Land related litigation, otherwise known as property litigation, can be multi-faceted. Contracts involving the sale of land, ownership of property and rights of way are some of the more commonly litigated matters when dealing with property disputes.
Adverse Possession and Squatters Rights Claims
Adverse possession is a notoriously complex area of legal practice. Clients can often be surprised when advised the land they have always considered as theirs, or even the land they considered was their parents’ or grandparents’, in fact is registered to someone else. This revelation may only arise when the registered owner, or a descendent of the true owner, is now asserting their ownership to it.
Sometimes the issue of an ownership can become blighted by someone claiming adverse possession, colloquially known as ‘squatters rights’. This usually occurs where an individual, or a successor, claims they have been in exclusive occupation of land for a period of 12 years, thereby extinguishing the rights of the owner
While such a set of circumstances may seem dramatic, the reality is that everyday these cases are litigated upon. They can prove distressful and unnerving to someone unaccustomed with these types of cases. However, we have the necessary experience to advise and assist you in any and to alleviate your concerns by informing you of your rights and options when confronted by such a case.
Litigation involving the Sale of Land
Contracts for a sale of land can go wrong. In this case, there are rights and remedies available for either a vendor (seller) or purchaser.
A contract for land is subject to the same requirements of any contract. Where a contract is breached, remedies exist under contract law. For example, it may be open to a party to seek to enforce any of the general conditions applicable under the contract of sale such as the issuing of a completion notice to complete a sale. Under equity, it may be possible to seek a specific performance, thereby ordering each party to carry out what was agreed to be done. Finally, it may be possible to seek damages for breach of contract.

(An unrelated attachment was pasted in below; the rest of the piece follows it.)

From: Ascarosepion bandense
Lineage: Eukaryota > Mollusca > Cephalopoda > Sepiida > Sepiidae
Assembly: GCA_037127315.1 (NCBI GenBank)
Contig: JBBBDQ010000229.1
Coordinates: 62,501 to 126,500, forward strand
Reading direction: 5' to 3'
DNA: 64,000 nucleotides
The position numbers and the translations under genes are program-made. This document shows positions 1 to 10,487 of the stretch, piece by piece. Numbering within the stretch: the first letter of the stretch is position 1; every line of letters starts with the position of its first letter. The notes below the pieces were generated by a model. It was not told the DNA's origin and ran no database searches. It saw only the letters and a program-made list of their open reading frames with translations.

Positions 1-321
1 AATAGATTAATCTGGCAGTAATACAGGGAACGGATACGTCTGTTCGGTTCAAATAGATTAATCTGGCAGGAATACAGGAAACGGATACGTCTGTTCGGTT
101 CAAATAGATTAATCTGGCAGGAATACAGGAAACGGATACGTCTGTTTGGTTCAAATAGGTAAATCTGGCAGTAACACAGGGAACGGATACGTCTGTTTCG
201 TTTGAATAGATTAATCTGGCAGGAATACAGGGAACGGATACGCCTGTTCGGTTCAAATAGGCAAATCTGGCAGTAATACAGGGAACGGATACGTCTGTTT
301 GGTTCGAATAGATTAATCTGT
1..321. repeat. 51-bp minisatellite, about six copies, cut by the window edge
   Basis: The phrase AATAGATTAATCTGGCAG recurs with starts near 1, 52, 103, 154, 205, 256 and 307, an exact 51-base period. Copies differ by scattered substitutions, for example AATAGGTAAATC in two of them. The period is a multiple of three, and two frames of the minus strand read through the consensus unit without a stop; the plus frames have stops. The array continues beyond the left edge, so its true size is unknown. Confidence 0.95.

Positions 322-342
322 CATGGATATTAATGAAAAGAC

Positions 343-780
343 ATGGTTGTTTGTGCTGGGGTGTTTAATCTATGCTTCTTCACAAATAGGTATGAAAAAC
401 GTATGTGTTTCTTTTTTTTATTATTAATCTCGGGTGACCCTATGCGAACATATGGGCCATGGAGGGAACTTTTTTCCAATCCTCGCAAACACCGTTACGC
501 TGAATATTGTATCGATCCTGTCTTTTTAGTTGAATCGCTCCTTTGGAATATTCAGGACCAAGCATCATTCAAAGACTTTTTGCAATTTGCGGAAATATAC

Rights of Way
The law regarding rights of way have changed recently. Under the Conveyancing and Law Reform Act, 2009 and the Civil Law (Miscellaneous Provisions) Act, 2011, rights of way may now be registered in the Property Registration Authority by completing a detailed application form. However, in the event there is a dispute, litigation may arise. This may occur where a party denies a right of way exists over their land, or alternatively where an existing right of way is being prevented from being used due to actions taken by a landowner.
Anyone faced with this situation should contact us immediately in order to discuss the matter.
If you require our advice or assistance in respect of any of the above matters, please do not hesitate to contact us at 074-9725105 or at any of our other contact details.
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